Remains of the Day
A post-mortem on the 'great five-hundred year Humanist experiment.'
Jun 1, 2009, Vol. 14, No. 35 • By CHRISTOPHER BENSON
The Wreck of Western Culture
John Carroll belongs to that now common guild of writers--the Intellectual Undertaker.
The Undertaker has an overdeveloped olfactory organ, acutely sensitive to the putrid smells in our culture. His writing announces The Death of "fill in the blank": Satan, Protestant America, character, tragedy, adulthood), and the urgent business of burial means there is no time for maudlin theatrics and interminable nuance. Solemn readers gather round the gravesite of his work; they watch the ritual with memories of what is past and curiosity about what is ahead.
The Wreck of Western Culture ends with these words:
Our story is told. Its purpose has been simple, to shout that humanism is dead, and has been so since the nineteenth century. It is time to quit it. Let us bury it with appropriate rites, which means honoring what was good, and understanding what went wrong and why. We do not want to fall for its charms a second time.
Why has the corpse of humanism remained unburied for so long?
Its rallying illusion is bred deeply into us by now--that knowledge will make us better and happier, and that we are free, free to improve ourselves.
Carroll, professor of sociology at La Trobe University in Melbourne, distinguishes himself among undertakers.
Over a century ago Nietzsche discerned that "we belong to a time in which culture is in danger of being destroyed by the means of culture." Carroll picks up where Nietzsche left off, praising humanism for succeeding "brilliantly at the material level" and "partly in the moral sphere," but censuring it because the "cultural consequences were ruinous." Why did culture become a danger to itself? Here, Carroll parts company with Nietzsche. His thesis, more likely from a theologian than a sociologist, runs against the grain:
Humanism sought to turn the treasure-laden galleon of Western culture around. It attempted to replace God by man, put humans at the center of the universe--to deify them. Its ambition was to found an order on earth in which freedom and happiness prevailed, without any transcendental or supernatural supports--an entirely human order.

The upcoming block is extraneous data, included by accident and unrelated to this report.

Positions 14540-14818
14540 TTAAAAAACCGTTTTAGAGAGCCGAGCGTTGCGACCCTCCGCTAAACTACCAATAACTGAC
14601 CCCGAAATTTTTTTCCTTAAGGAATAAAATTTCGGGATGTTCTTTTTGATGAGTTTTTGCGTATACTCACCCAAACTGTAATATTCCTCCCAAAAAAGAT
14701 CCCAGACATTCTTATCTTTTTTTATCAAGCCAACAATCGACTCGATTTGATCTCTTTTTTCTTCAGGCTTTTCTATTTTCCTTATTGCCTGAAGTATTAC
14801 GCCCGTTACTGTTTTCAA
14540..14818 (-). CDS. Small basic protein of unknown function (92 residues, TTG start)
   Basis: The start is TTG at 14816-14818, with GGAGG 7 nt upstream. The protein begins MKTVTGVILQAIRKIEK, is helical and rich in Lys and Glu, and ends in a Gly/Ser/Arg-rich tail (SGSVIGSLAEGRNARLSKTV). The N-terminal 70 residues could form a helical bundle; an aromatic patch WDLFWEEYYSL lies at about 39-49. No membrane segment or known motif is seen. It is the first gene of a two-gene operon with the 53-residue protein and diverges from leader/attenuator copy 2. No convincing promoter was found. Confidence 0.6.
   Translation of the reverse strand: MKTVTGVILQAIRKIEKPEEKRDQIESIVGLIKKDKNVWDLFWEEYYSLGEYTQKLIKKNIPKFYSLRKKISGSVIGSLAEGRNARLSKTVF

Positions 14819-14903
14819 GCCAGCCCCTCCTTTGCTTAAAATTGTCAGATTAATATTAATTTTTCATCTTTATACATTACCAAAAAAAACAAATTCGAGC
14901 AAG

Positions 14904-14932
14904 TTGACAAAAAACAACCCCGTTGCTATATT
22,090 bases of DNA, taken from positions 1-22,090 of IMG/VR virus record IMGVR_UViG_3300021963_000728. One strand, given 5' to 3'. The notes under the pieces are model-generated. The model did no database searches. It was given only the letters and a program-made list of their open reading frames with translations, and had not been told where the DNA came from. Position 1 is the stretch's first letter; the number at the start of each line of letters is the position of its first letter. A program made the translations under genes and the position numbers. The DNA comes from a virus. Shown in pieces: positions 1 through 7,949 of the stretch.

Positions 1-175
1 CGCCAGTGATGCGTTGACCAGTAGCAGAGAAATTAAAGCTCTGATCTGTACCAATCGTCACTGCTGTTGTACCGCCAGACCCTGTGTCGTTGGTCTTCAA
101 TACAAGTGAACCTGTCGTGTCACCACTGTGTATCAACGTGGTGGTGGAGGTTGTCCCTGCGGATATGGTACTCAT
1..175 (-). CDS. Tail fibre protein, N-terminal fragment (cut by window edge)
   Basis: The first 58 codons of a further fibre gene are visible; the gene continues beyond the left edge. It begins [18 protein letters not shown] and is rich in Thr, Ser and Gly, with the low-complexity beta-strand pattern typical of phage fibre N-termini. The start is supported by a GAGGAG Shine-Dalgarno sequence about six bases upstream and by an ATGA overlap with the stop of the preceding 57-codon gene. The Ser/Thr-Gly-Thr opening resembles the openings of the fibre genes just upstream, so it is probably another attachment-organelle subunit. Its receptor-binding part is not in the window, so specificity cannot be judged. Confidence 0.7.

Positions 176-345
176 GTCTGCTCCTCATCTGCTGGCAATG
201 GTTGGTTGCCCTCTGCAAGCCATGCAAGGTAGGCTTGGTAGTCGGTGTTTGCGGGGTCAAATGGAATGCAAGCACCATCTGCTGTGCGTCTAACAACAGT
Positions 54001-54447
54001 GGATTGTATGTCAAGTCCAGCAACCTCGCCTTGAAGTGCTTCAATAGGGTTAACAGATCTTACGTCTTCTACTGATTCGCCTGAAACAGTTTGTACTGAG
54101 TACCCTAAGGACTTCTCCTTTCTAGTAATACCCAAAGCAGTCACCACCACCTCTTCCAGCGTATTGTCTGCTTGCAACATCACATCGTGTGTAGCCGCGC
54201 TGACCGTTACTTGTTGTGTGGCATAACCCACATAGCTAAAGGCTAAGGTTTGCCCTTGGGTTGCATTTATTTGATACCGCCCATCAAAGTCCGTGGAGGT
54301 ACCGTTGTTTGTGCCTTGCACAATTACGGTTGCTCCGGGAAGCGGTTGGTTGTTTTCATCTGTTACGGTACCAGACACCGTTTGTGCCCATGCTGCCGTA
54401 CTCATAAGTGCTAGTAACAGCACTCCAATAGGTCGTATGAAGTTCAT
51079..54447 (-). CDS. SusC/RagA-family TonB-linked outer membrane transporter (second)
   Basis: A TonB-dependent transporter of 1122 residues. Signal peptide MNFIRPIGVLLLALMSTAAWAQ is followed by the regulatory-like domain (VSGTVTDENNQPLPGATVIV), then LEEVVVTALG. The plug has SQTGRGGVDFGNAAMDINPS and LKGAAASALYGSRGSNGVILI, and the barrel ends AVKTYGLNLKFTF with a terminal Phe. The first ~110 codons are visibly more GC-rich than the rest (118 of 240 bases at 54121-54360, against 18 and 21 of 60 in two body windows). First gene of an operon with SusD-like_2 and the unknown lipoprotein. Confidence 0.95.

The Wreck of Western Culture is a four-part drama: Foundation, Middle Acts, Fall, and Death Throes. If you relish the masterpieces of the modern West because they reveal "the deepest truths of their time," then you will welcome this study because Carroll unapologetically "seeks the best, and neglects the rest."
The foundation of humanism is the Renaissance, and its hero Shakespeare's Brutus. According to Carroll, he marks a dramatic shift from the ideal of piety to the ideal of honor, from the saint to the gentleman, from derived authority to autonomous authority. Regicide is coronation. By killing one sovereign (Caesar) he enthrones another (reason and free will). Before the death of Jesus, Pilate declared: "Behold the man!" After the death of Brutus, Mark Antony eulogized: "This was a man!" Brutus, then, is not an anti-Christ so much as a surrogate Christ, obeying his own higher law.
Does this gentleman-hero possess enough gravity to stand on his feet? Through incisive analysis of Shakespeare's Hamlet and Holbein's The Ambassadors, Carroll concludes: "Without God, without a transcendental law, there is only death." In both the play and the painting, he notices how the sinister entrance of the skull terrifies the hero, flattening his intellectual aspirations and stealing his volitional power.